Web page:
Tragedy is when I cut my finger. Comedy is when you fall into an open sewer and die.
(Mel Brooks, The 2000 Year Old Man 1961)
Comedy is tragedy plus time.
(Carol Burnett, as quoted in Starting from Scratch 1989 by Rita Mae Brow)
When I was a child, I would often look at a copy of the Divine Comedy illustrated by Gustavo Dorè, and wondered where in Dante’s work was the comedy; those violent images (I actually never went past Hell, where they became rather boring) seemed to me to have little funny about them. Many years later I discovered the works of Nan Goldin, Andres Serrano and Yasumasa Morimura, and felt I became a child once more, in a new Dantesque Circle of the nineties.
More than twenty years have passed since these extraordinary artists have created the images you can see on exhibit, that in the meantime are in collections in the most important museums and have become part of our daily language: sex, death, illness, if viewed through the lens of time all become moments of the Human Comedy. We can also recognize ourselves in the surreal disguises by Morimura; how often have we ourselves actually tried to present ourselves as what we not even remotely are? These artists have returned from Hell and have come interrogating our quotidian existence, and became an inspiration to generations of photographers and artists, having stared at horror in the face and extracted beauty. Today, we are proposing them to you once more, certain that you will look at them with a different, complicit and tender gaze, as you would a photo of yourself from years past, and realize that maybe that hairstyle looked just fine after all.
Nan Goldin, (Washington DC, U.S., 1953) is an American photographer noted for visual narratives detailing her own world of addictive and sexual activities. After leaving home at age 13, Goldin lived in foster homes and attended an alternative school in Lincoln, Massachusetts, where she soon became part of a group of alienated young men and women involved with drugs, sex, and violence.
She was introduced to photography at the age of fifteen by a teacher of the progressive Satya Community School in Boston, who passed out Polaroid cameras to students. Also inspired by the work of American photographer Larry Clark, she began taking black-and-white photographs of her friends in the transvestite community of Boston in the early 1970s and had her first solo show at Project, Inc., in Boston in 1973.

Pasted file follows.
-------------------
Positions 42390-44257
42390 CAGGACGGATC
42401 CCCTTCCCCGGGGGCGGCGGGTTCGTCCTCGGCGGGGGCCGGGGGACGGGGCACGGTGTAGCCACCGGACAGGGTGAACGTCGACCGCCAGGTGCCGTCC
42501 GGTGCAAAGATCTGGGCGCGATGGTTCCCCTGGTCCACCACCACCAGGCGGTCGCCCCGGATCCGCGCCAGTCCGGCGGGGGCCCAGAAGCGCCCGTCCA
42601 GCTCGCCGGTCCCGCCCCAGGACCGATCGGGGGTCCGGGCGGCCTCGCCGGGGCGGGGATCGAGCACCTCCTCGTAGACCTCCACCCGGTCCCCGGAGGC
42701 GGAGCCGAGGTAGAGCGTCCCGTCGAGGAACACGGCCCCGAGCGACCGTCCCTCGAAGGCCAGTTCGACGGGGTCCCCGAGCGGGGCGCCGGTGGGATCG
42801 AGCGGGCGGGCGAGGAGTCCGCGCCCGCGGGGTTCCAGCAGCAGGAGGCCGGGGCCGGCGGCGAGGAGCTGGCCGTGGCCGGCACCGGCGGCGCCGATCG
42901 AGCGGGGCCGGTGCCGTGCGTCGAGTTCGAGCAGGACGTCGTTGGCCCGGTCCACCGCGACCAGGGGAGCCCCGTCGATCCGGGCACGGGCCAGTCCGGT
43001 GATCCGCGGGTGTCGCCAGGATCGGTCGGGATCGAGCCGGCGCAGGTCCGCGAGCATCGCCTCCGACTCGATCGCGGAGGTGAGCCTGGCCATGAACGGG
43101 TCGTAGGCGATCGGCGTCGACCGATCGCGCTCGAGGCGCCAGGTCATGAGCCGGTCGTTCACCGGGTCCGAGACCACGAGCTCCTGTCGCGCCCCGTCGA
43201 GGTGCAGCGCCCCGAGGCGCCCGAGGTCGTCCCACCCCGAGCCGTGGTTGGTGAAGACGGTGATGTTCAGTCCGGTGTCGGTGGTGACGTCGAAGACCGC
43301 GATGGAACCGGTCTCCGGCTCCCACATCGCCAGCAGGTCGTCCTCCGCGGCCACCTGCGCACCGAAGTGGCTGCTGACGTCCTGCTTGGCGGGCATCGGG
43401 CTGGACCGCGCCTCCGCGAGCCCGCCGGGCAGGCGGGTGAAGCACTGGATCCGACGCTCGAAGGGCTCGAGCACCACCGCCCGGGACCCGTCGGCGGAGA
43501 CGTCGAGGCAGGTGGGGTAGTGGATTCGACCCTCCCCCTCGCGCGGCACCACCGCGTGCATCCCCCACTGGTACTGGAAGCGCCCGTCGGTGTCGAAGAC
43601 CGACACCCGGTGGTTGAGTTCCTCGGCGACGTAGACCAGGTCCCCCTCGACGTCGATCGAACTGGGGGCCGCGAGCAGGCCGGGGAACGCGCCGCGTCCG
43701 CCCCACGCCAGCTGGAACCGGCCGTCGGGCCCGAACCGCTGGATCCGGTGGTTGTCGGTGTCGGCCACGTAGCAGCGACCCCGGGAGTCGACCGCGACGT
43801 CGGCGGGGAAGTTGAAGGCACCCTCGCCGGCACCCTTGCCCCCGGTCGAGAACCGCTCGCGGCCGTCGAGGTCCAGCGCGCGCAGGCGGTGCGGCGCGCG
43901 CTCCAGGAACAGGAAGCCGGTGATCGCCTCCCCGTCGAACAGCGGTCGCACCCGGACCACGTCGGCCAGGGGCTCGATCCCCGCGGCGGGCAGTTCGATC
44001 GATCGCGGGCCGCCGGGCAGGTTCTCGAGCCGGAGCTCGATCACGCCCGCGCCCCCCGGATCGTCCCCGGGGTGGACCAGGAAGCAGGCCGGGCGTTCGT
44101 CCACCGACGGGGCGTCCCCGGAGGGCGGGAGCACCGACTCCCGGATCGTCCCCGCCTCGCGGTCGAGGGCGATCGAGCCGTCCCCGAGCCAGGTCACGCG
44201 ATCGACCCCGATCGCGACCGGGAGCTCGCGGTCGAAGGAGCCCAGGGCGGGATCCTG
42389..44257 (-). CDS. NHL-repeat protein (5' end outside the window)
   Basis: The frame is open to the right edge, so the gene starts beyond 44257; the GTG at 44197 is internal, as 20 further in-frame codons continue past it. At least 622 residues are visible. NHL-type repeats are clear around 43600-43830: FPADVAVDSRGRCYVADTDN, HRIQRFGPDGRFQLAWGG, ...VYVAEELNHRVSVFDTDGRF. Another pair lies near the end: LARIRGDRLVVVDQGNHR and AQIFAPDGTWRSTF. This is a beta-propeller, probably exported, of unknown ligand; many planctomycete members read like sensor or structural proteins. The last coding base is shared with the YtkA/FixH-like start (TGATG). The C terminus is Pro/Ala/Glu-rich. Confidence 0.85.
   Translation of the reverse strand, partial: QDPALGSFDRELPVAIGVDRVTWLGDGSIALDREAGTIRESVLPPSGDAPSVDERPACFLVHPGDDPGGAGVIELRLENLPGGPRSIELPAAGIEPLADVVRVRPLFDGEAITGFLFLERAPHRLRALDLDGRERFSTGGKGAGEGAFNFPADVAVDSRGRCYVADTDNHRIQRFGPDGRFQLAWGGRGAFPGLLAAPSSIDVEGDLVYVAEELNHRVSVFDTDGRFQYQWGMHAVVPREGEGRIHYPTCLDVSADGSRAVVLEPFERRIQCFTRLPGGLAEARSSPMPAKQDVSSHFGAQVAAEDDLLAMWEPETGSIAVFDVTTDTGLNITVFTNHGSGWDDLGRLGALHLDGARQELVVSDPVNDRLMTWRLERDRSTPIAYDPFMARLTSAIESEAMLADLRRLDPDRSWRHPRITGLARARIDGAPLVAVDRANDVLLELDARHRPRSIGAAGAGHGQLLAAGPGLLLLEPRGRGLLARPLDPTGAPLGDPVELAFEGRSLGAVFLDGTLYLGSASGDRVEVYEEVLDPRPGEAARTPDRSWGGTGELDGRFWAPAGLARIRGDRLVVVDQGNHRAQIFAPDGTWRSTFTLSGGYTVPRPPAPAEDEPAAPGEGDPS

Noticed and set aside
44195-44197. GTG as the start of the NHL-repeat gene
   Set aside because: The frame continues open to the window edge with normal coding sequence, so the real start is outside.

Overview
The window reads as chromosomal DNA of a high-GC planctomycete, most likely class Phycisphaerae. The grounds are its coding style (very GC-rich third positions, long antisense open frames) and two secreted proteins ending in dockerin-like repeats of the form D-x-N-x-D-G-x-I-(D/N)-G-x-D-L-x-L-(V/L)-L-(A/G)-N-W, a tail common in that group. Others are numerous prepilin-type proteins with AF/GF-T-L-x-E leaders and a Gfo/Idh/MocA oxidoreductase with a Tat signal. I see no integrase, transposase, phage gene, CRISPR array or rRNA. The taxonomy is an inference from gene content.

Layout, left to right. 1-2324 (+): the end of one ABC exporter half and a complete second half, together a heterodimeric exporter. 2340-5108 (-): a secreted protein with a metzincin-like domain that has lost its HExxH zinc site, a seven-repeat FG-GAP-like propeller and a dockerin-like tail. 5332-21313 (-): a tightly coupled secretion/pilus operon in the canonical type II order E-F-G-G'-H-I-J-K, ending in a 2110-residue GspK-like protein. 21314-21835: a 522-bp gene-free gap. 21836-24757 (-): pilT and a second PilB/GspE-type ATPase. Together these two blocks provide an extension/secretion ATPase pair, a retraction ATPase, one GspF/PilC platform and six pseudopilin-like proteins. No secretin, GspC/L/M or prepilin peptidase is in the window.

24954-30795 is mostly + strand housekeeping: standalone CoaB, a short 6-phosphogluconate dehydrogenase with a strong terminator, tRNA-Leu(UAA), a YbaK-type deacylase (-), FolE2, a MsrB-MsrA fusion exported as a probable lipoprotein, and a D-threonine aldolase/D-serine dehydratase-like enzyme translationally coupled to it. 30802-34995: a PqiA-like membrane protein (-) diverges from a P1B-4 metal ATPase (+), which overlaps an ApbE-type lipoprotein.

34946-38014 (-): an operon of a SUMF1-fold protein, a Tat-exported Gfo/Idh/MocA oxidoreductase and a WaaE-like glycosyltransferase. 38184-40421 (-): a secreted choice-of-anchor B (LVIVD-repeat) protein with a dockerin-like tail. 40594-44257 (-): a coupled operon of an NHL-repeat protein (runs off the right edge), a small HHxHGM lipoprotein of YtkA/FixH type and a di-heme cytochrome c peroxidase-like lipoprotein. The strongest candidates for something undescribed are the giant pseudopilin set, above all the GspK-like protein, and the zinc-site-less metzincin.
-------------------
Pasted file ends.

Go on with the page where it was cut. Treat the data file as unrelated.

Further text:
In 1974 she attended art courses at the School of the Museum of Fine Arts, Boston. After moving to New York, the setting for many of her most renowned photographs, she quickly became involved in the downtown New Wave scene, presenting slide shows of her images accompanied by music at punk rock venues such as the Mudd Club and later at art spaces. Thanks to these happenings, he embarked on an enormous portrait of her life, making hundreds of color transparencies of herself and her friends lying or sitting in bed, engaged in sexual play, recovering from physical violence against them, or injecting themselves with drugs. Many of the subjects of the series had died by the early 1990s, and in 1988 Goldin herself entered a rehabilitation clinic.
She continued to candidly document her life, however, incorporating her hospital experiences into her work. In the late 20th and early 21st centuries she was the subject of retrospective exhibitions at the Whitney Museum of American Art in New York City (1996–97) and at the Centre Georges Pompidou in Paris (2001). Goldin has been the recipient of numerous awards including the 2007 Hasselblad Award.